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Challenge to the Integrity of Science
Euan W. MacKie
Editor's Note: On January 11, 1973, a British scientific journal, the New Scientist, published an article by Dr. MacKie, "A Challenge to the Integrity of Science." We reprint here some excerpts from that article:
The essence of Velikovsky's method might be described as combining evidence from various historical sciences and following where this seemed to be leading, often with great intuitive leaps and quite uninhibited by existing theory or interdisciplinary boundaries. He in fact assumed that the validity of his basic theories allowed him to select and correctly re-interpret an enormous quantity of otherwise unrelated material. This is an analytical method which can be valid if the initial premise is granted but one which is not often practiced today by scientists and scholars. Moreover, when one takes into account that the catastrophic hypothesis went against all established theory, and that it made many deductions which the knowledge of 1950 appeared to disprove, it is perhaps not altogether surprising that the majority of scientists at that time particularly those with no training in the handling of historical evidence found the thesis of Worlds in Collision incredible.
Nevertheless, such understandable scepticism hardly explains the violence of the reaction against the book and its author, from certain quarters of the scientific establishment in the United States in the years following its publication. So outrageous were some aspects of this reaction when compared with the strictly rational ethic which is supposed to govern the scientist in his evaluation of new work that the situation eventually attracted the attention of the psychologists. An entire special issue of the American Behavioral Scientist (September, 1963) was devoted to this extraordinary story and this material was later expanded into a book, The Velikovsky Affair (1966).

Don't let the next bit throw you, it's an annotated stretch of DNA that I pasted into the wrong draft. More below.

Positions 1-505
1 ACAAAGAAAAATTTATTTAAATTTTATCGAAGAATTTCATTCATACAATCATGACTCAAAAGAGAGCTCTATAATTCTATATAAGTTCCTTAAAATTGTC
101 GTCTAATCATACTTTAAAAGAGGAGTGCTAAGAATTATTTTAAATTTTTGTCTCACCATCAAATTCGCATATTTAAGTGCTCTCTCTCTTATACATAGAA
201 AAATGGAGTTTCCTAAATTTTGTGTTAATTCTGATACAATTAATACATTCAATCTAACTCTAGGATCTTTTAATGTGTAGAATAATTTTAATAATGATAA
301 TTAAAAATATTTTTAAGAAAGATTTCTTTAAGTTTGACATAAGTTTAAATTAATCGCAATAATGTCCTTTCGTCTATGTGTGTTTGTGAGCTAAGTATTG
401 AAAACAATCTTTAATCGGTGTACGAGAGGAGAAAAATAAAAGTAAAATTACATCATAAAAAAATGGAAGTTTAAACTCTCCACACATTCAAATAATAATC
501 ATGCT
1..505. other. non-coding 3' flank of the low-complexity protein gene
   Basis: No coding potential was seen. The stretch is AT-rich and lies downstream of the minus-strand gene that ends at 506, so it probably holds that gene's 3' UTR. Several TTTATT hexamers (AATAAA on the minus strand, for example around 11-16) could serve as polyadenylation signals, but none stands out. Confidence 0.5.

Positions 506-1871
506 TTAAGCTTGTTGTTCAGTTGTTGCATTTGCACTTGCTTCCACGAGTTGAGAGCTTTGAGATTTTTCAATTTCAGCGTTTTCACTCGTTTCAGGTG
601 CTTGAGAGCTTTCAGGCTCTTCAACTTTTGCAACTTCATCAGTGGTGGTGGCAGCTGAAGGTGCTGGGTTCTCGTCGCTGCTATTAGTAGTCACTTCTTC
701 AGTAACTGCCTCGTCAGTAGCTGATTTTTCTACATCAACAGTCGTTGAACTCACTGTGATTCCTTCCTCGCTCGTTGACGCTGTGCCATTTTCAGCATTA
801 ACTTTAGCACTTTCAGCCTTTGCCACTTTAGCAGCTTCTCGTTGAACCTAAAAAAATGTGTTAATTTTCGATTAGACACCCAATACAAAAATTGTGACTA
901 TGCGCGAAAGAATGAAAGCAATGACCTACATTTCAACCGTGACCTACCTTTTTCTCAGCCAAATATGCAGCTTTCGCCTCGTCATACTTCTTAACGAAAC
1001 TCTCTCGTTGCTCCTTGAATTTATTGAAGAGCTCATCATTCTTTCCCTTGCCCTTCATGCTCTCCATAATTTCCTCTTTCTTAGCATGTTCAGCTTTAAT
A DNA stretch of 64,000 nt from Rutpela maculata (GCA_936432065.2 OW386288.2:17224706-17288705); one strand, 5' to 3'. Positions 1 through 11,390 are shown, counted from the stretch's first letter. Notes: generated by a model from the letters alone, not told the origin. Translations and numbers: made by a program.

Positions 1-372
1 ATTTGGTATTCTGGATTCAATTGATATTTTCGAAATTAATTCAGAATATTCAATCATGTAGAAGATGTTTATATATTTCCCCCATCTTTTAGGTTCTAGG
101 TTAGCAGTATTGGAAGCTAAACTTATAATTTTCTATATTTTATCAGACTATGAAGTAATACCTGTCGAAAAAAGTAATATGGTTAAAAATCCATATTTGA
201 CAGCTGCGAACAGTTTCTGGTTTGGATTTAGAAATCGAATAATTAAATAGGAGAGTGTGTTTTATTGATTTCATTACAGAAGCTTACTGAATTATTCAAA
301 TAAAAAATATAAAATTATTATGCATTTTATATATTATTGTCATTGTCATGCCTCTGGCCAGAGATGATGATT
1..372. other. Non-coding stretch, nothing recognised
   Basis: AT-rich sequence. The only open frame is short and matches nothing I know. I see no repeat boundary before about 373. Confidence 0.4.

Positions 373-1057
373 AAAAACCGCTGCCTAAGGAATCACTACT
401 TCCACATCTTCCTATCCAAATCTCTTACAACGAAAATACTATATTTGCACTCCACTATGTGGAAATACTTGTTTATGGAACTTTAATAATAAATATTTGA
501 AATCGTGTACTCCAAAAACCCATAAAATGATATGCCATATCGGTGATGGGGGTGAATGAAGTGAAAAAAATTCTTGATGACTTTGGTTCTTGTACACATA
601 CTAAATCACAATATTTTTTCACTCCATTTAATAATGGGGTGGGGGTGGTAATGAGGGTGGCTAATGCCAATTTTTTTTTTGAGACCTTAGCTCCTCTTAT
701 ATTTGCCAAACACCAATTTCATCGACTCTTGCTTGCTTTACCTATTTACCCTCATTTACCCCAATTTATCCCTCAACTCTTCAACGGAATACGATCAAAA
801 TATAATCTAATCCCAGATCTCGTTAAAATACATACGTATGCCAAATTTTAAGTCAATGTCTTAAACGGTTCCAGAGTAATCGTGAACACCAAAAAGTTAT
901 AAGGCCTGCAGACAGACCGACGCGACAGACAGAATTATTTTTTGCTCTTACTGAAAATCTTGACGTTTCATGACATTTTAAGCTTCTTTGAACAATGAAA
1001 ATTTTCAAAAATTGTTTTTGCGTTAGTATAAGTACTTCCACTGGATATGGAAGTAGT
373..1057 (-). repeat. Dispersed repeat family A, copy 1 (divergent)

Clearly, it is difficult to evaluate a work of this kind ... The problem is rendered more difficult by the increasing specialization of most scientists and scholars who are ill-equipped to judge a work like Velikovsky's—except in so far as it touches their own fields. Obviously they cannot be expected automatically to take on trust Velikovsky's interpretations in other fields. Yet it may be equally true that his new theory may have given him the fresh insight required to undertake these reinterpretations. It would be just as scientifically naive to suppose that the harsh treatment received by Velikovsky makes his theories more plausible as it would be to assume the opposite. Probably the only satisfactory and practicable attitude is to base one=s judgment on the capacity of a new theory to anticipate discoveries in the fields it concerns. No one could deny that if it makes enough predictions that are verified by subsequent testing (either by accidental discoveries or deliberately arranged experiments) then it must be regarded as plausible and admitted as such .
Velikovsky has achieved a remarkable success in forecasting otherwise unexpected scientific discoveries. For this reason alone it is difficult to see how there can be any further justification for refusing to consider and actively to test his ideas—no matter how unpalatable they may seem.
PENSEE Journal III